Here’s how I’d aim for £190 in weekly income from a Stocks and Shares ISA

Christopher Ruane explains the approach he’d take trying to earn almost a couple of hundred pounds a week from his Stocks and Shares ISA.

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A Stocks and Shares ISA can be a handy way to tuck investments away for the long term, hoping for the sort of price gains once seen at Tesla or NVIDIA.

But an ISA can also be an income machine, thanks to the potential for dividends.

If I wanted to target a weekly passive income of £190 on average, thanks to dividends, here is how I would go about it.

Setting a clear investment goal

£190 a week is equivalent to £9,880 a year. Imagine I had a £20k Stocks and Shares ISA. To invest it today and start earning £9,880 annually from next year onwards, I would have to earn a dividend yield of close to 50%.

Realistically, that simply is not going to happen. Even earning a 10th of that amount would mean I was yielding more than the FTSE 100 average.

Would I give up the plan? No. I would simply plan to compound.

The power of cash earning cash

Compounding means reinvesting the dividends rather than drawing them out as cash. I could do that until I had enough in my ISA to generate my target annual passive income, then start receiving that income instead of continuing to compound.

As an example, if I invested a £20k Stocks and Shares ISA now in such a way it could yield 8% on average, then after 24 years, I should be earning my target £190 a week in passive income from dividends.

That may seem like a long wait. As a long-term investor, that suits me fine. But if I wanted to start receiving income much sooner, I could. I would simply need to change my target to a lower one.

Finding shares to buy

Is 8% realistic? After all, it is more than double the average FTSE 100 yield. I do believe it is, even while sticking to high-quality blue-chip companies. (I would diversify across a few different companies, to spread my risks).

As an example, consider Legal & General (LSE: LGEN). Its yield is currently actually higher than my 8% example, sitting at 8.6%.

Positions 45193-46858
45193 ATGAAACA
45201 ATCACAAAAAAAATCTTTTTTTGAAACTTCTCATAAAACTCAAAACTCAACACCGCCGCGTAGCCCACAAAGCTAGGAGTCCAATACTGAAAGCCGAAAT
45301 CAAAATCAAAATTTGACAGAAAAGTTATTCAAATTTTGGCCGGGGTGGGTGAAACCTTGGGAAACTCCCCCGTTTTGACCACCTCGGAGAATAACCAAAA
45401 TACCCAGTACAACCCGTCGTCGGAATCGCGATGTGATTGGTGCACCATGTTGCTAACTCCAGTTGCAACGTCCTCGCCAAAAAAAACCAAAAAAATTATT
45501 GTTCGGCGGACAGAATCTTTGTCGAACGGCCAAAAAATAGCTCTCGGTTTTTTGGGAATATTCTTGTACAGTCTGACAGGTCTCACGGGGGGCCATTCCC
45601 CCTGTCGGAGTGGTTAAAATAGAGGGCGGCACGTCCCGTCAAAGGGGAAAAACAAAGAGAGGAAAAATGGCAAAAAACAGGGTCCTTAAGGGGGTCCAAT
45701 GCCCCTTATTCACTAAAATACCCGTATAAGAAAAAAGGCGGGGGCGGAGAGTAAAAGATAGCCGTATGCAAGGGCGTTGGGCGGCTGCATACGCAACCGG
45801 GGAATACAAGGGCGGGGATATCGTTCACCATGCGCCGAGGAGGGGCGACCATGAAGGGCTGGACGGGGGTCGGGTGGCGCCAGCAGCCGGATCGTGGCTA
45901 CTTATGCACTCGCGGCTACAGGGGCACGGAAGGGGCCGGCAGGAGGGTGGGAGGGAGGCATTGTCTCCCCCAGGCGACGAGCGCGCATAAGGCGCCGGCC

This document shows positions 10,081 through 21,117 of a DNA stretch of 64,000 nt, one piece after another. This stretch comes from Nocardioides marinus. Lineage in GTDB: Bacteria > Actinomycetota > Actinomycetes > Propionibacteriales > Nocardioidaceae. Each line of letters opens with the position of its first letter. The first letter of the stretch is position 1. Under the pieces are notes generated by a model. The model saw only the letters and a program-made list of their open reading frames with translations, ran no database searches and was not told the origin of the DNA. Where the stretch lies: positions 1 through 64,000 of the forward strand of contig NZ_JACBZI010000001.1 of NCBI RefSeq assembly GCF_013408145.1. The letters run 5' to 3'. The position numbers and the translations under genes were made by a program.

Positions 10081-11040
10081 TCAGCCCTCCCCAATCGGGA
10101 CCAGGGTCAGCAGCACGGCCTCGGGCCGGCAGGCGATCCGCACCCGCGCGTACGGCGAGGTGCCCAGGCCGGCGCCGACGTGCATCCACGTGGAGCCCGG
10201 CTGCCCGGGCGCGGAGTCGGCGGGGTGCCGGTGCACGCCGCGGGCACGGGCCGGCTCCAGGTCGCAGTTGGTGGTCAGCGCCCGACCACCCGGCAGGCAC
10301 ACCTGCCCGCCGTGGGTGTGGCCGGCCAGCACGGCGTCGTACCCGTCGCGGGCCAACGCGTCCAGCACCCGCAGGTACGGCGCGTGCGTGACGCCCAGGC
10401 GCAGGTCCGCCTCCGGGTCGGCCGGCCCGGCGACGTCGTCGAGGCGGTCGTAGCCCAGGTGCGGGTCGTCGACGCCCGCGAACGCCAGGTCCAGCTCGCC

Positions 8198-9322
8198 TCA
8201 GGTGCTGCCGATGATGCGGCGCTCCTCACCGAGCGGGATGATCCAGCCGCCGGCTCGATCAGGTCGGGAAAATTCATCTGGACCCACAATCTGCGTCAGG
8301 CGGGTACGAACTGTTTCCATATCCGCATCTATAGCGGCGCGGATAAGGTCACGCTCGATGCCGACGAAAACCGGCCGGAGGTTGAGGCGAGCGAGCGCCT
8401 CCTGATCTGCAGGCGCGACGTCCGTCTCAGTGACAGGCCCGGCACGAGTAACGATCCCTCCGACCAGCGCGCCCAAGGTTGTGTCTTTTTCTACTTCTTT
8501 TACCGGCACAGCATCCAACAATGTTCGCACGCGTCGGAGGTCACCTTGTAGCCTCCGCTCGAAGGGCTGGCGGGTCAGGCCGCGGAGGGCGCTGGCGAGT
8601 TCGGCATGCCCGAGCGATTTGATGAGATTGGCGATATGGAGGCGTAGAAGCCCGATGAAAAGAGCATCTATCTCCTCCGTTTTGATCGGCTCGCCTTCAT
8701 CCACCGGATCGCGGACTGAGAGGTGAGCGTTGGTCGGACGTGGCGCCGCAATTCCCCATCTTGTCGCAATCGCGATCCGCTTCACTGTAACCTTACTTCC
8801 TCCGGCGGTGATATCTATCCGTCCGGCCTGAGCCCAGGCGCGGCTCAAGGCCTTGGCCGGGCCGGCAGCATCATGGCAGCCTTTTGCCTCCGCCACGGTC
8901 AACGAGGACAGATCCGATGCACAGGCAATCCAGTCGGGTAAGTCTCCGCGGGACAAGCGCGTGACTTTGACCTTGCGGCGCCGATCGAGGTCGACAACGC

The firm operates in the financial services sector. Demand for things like pension planning is likely to remain high over the long run, I reckon.

A strong brand and large existing customer base are competitive advantages that could help the company generate spare cash and pay dividends. Indeed, by the end of this year, the company expects to have paid out £5.6bn-£5.9bn of dividends in five years.

The last time we saw a cut, around 15 years ago, followed very rocky times in the financial markets. That can lead investors to pull out cash, hurting profits for businesses like Legal & General. I see that as a future risk too. No dividend is ever guaranteed.

Turning an ISA into an income machine

Still, if I had spare cash in my Stocks and Shares ISA now, I would be happy to buy Legal  & General shares.

If I did not have an ISA, my first move would be to find one that seems right for me.

Should you invest, the value of your investment may rise or fall and your capital is at risk. Before investing, your individual circumstances should be assessed. Consider taking independent financial advice.

C Ruane has no position in any of the shares mentioned. The Motley Fool UK has recommended Nvidia and Tesla. Views expressed on the companies mentioned in this article are those of the writer and therefore may differ from the official recommendations we make in our subscription services such as Share Advisor, Hidden Winners and Pro. Here at The Motley Fool we believe that considering a diverse range of insights makes us better investors.

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